Partygate: what just happened and what’s next for Boris Johnson

Sue Gray’s report has finally been released. So what happened? And what now?

It’s been six months since the Daily Mirror first broke the partygate scandal. On December 1, 2021, the newspaper set off a chain of events that could still very well lead to Boris Johnson stepping down as Prime Minister.

The Gray report was delivered to Downing Street at 10am on Wednesday. According to No 10, this is the first time the Prime Minister has seen him. Although one of his officials, in charge of staff welfare, had a quick glimpse.

It was posted at 11 a.m. While there was no hard evidence or huge new revelations — most had already been uncovered by the media — the details, written in Gray’s cold civil service style, were stark.

During the deconfinement gatherings, someone was sick from excessive alcohol consumption. A karaoke machine has been installed. The parties lasted until 4 am. Red wine was spilled on the walls. Social distancing “did not happen”.

A newspaper photo the day after Sue Gray's report was published.
A newspaper photo the day after Sue Gray’s report was published.

Anadolu Agency via Getty Images

Lee Cain, the No 10 communications director in May 2020, in one of the most low-key WhatsApp messages in Westminster’s history, warned a colleague that hosting a boozy garden party could be “a bit of a communication risk”.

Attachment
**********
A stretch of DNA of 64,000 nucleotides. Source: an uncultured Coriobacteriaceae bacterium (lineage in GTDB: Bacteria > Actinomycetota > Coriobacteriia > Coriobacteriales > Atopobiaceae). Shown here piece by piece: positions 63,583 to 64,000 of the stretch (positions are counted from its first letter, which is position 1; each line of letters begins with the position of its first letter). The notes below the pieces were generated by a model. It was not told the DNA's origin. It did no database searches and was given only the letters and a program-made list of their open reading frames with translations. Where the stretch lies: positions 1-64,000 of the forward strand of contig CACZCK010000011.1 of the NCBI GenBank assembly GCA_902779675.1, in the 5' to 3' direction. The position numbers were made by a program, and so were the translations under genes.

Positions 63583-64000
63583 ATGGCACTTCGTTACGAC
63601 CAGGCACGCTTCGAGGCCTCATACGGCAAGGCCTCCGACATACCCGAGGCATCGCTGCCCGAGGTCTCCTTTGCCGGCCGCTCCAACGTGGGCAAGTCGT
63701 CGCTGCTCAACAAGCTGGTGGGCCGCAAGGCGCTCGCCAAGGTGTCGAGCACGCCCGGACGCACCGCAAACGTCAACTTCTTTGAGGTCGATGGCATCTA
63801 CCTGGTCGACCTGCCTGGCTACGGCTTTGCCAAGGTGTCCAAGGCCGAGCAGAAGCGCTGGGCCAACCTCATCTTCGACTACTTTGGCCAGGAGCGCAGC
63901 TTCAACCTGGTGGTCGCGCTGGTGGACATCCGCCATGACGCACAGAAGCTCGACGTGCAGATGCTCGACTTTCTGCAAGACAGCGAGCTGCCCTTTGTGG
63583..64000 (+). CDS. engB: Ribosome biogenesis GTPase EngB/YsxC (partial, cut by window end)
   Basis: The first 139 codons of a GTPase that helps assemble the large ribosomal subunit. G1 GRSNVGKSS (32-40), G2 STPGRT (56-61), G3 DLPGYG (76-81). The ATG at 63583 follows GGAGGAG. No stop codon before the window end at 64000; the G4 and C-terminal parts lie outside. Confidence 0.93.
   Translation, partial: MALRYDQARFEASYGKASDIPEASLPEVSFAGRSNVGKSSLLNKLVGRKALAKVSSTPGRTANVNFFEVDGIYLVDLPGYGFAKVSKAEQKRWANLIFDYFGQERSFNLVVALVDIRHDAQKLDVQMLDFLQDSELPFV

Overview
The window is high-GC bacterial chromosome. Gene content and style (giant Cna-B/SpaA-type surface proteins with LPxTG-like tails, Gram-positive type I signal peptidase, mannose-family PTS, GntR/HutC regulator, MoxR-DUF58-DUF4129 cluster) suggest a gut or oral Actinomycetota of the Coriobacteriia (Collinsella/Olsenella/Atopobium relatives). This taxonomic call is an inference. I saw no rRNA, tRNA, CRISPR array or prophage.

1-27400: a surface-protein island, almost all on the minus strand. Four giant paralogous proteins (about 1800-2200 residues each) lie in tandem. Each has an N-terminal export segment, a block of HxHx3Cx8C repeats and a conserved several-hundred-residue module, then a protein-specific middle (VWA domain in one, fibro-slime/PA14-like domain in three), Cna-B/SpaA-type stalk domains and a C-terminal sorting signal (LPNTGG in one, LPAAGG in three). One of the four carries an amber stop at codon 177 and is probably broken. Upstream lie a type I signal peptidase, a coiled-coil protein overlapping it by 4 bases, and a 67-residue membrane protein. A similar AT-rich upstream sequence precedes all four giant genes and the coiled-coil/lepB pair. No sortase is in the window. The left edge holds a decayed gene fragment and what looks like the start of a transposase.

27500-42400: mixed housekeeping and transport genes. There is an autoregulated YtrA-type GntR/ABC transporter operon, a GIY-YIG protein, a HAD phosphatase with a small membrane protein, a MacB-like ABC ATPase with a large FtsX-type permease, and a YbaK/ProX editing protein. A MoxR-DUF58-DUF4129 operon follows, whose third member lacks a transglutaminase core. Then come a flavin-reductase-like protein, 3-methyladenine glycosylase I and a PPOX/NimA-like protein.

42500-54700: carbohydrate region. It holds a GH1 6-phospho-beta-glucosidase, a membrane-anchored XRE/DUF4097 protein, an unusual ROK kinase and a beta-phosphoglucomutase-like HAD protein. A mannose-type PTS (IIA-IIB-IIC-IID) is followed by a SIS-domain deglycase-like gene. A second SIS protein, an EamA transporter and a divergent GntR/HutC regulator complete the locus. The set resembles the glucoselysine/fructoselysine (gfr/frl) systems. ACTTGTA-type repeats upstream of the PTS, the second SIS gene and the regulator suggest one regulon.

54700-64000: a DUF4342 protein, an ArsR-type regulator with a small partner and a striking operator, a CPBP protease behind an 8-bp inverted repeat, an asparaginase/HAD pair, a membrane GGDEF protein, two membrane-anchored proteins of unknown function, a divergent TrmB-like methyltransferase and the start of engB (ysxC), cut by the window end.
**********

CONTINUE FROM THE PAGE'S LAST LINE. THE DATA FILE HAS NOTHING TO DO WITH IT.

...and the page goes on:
But Martin Reynolds, Johnson’s now-deceased principal private secretary, hoped “we seem to have gotten away with it”. They do not have.

Further outrage was also caused by evidence that Downing Street cleaners, who had to deal with the holiday mess, and security guards were treated with ‘disrespect’ by No 10 staff.”C was unacceptable,” Gray concluded.

Johnson used a Commons statement to apologize. “I am touched by what has happened,” he told MPs. A feeling of shame that might have been more effective if he hadn’t happily branded Keir Starmer “Sir Beer Korma” a few minutes later.

The Prime Minister then held a press conference to apologize to the country. “I renew my sincere apologies for the gathering in the Cabinet Room on June 19, 2020 – my birthday for which I received a notice of fixed penalty,” he said. But he defended raising a glass of wine to Cain’s departure. Giving an in-person speech to say goodbye to a departing colleague, when the public was prohibited from saying goodbye to dying loved ones, was his “duty”, he said. It was work. And therefore allowed by the rules.

After clashing with reporters, Johnson then walked across the road to parliament to confront Tory MPs. After all, his fate ultimately rests with them. He apologized again. But he is also said to have rejected the suggestion that alcohol be banned altogether in No 10 on the grounds that Winston Churchill drank heavily and won World War II.

Throughout the partygate scandal, Johnson has repeatedly asked everyone to “move on” on issues he says are of greater public concern. On Thursday, coincidentally the day after the Gray report was published, Rishi Sunak announced a massive £21 billion financial relief package for people struggling with soaring energy and food prices.

The Chancellor has announced a £400 cut on energy bills for every household in the country. There will also be a one-time payment of £650 to low-income households on benefits. Pensioners will also receive a payment of £300 in November/December.